Great How is a small (c330m) but imposing hill at the north end of Thirlmere – map. It’s part of the Thirlmere Woods SSSI, designated for Atlantic bryophytes, with a mix of oak, hazel, birch and ash trees. It was last assessed by Natural England in 2009 when its status was “Unfavourable-Recovering”. Almost all the woodland around the reservoir is non-native conifer plantation but three fragments of old broadleaved trees remain to make up the SSSI. There are ongoing efforts to remove exotic conifers from these woods.
Our route left the minor road by the Thirlmere dam where a footpath skirts the western side of the hill. For once the weather was kind to us – when benign it allows everything to be seen much better in the field, not to mention the enjoyment/comfort factor. The day dawned very cold with frost encrusting the sheets of Peltigera praetextata we saw at the start on the north-facing wall by the road but the mist burned off (it really did) and by lunchtime, when we made it to a south-facing point looking down Thirlmere, it was positively balmy in the sun.
Recent stormy weather had brought many canopy lichens down to the ground for easy viewing so a good range of common acidic bark species were examined. This was great for showing the diversity of lichen morphology to the keen beginners who’d come along. The path skirted some intermittently damp rock faces with interesting crustose species, including the common Baeomyces rufus with pink-brown “mushroom” fruiting bodies, Lepraria membranacea in drier recesses (powdery, yet forming marginal lobe-like structures with upturned rims), red and purple-brown mosaics of Opegrapha gyrocarpa and Enterographa zonata, and a possible example of the rarer Schismatomma umbrinum with a pale brown scurfy crust breaking down into soredia. Close examination of oak trunks nearby revealed a tiny species growing over moss with minute isidia-like structures. Looking under the microscope later these turned out to be pycnidia and we were able to identify this as Micarea stipitata.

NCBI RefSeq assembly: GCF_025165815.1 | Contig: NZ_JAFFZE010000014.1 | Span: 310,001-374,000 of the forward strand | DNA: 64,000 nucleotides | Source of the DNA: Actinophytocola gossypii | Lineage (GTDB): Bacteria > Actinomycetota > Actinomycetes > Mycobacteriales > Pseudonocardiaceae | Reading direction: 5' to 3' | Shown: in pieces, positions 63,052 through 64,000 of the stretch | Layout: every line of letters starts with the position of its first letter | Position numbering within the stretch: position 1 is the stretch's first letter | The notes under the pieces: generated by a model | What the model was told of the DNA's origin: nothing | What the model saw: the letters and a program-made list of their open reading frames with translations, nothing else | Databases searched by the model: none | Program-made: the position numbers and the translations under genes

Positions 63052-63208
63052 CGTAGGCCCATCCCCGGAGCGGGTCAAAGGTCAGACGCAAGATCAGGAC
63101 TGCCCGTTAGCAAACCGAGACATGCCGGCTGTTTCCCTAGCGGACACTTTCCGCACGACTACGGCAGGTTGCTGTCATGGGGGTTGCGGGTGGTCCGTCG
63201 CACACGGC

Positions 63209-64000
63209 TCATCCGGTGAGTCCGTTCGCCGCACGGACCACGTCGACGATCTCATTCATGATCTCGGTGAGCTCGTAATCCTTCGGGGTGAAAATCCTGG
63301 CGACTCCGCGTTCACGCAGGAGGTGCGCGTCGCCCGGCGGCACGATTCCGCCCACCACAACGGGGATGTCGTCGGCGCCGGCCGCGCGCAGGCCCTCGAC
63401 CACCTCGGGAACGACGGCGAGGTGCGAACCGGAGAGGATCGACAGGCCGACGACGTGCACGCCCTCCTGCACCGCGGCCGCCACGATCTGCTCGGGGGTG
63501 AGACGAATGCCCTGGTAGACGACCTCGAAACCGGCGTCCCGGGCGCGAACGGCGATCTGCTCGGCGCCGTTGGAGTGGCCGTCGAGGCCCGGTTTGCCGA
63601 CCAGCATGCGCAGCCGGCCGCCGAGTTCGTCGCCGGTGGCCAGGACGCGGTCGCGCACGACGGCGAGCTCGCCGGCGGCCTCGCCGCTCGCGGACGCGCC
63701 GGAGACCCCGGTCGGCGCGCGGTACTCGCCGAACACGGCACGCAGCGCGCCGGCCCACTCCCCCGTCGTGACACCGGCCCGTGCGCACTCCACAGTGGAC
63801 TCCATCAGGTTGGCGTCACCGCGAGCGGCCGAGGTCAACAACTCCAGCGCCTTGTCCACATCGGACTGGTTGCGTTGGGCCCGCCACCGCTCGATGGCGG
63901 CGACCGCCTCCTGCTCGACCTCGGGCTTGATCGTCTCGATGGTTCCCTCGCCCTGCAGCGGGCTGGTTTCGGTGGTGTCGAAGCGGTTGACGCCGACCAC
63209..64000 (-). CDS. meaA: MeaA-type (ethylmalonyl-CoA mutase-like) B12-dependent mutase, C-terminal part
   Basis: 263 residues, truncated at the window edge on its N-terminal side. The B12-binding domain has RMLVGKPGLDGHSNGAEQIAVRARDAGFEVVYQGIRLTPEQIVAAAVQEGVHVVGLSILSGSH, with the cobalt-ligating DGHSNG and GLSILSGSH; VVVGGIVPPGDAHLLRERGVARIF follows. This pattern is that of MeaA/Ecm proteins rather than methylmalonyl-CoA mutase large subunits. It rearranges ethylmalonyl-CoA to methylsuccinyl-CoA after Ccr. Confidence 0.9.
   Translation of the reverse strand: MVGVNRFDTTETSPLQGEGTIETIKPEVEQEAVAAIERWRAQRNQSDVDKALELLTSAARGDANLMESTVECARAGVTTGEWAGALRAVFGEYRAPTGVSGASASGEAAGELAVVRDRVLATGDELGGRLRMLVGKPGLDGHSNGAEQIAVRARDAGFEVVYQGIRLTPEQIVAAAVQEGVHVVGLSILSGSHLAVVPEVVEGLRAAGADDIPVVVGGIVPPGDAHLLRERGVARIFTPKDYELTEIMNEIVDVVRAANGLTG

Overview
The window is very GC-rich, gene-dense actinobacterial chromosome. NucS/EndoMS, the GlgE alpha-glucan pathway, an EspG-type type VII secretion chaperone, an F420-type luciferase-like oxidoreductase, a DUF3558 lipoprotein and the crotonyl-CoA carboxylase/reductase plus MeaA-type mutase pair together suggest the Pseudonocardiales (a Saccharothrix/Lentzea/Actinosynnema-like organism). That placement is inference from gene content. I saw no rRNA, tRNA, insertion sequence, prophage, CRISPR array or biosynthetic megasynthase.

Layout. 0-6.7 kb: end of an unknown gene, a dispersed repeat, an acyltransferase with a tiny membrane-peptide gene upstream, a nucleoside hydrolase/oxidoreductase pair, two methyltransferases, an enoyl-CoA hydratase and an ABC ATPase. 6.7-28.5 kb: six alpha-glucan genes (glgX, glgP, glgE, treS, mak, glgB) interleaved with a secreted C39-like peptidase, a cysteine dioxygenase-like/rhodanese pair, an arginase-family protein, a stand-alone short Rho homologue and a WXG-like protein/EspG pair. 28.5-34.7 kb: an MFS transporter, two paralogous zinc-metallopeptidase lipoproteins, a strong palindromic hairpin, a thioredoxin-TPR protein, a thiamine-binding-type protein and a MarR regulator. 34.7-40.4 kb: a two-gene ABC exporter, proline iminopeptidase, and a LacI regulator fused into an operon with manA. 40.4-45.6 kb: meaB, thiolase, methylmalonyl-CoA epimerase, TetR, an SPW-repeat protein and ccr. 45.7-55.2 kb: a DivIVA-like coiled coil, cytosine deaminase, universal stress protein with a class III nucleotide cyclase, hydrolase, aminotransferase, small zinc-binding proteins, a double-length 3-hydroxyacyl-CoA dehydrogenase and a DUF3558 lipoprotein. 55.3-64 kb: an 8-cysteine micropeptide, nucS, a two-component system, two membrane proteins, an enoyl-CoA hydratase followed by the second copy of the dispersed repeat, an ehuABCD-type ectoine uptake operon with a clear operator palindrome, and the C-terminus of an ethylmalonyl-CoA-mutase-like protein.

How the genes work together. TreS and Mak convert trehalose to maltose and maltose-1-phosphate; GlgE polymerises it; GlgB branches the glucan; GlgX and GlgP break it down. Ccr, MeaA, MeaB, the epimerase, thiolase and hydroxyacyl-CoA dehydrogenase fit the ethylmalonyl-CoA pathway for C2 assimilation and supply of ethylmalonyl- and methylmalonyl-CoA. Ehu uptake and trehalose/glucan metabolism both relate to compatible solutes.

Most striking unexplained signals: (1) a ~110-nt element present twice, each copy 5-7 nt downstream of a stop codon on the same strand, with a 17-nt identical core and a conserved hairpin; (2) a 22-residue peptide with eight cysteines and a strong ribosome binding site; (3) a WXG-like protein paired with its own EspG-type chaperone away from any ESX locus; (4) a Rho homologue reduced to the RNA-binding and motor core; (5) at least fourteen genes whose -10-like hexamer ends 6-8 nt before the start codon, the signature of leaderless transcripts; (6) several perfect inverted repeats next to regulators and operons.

As we got further round the base of the hill the slope above became more gentle so we decided to leave the path and head directly up, examining trees as we went. This was a good move as Cetrelia olivetorum, Arthonia vinosa, Lopadium disciforme and Pachyphiale carneola, the latter on hazel, were found here. After rejoining the track below the summit we refound the copious Bryoria fuscescens seen on our earlier recce, though sadly the old oak had been brought down in the storms. Also near here were Mycoblastus sanguinarius, good quantities of Sphaerophorus globosus and beautiful clear grey-blue patches of Hypotrachyna laevigata, all indicating acidic bark.
There was a total for the day of 68 species. We didn’t visit the steeper areas on the north side of the hill where no doubt further lichens could be found. The east side is mainly a beech plantation and large parts of Great How have in the past been planted with exotic conifers, now slowly being removed with evidence of recent native tree planting. The remaining fragments of good quality old oaks on the western side are a sad reminder of what the wider Thirlmere woods might once have been like before the Sitka monoculture we see today. Hopefully they will survive to help regrow a future oak forest.
Photos: Pete Martin, Judith Allinson, Clare Shaw and Chris Cant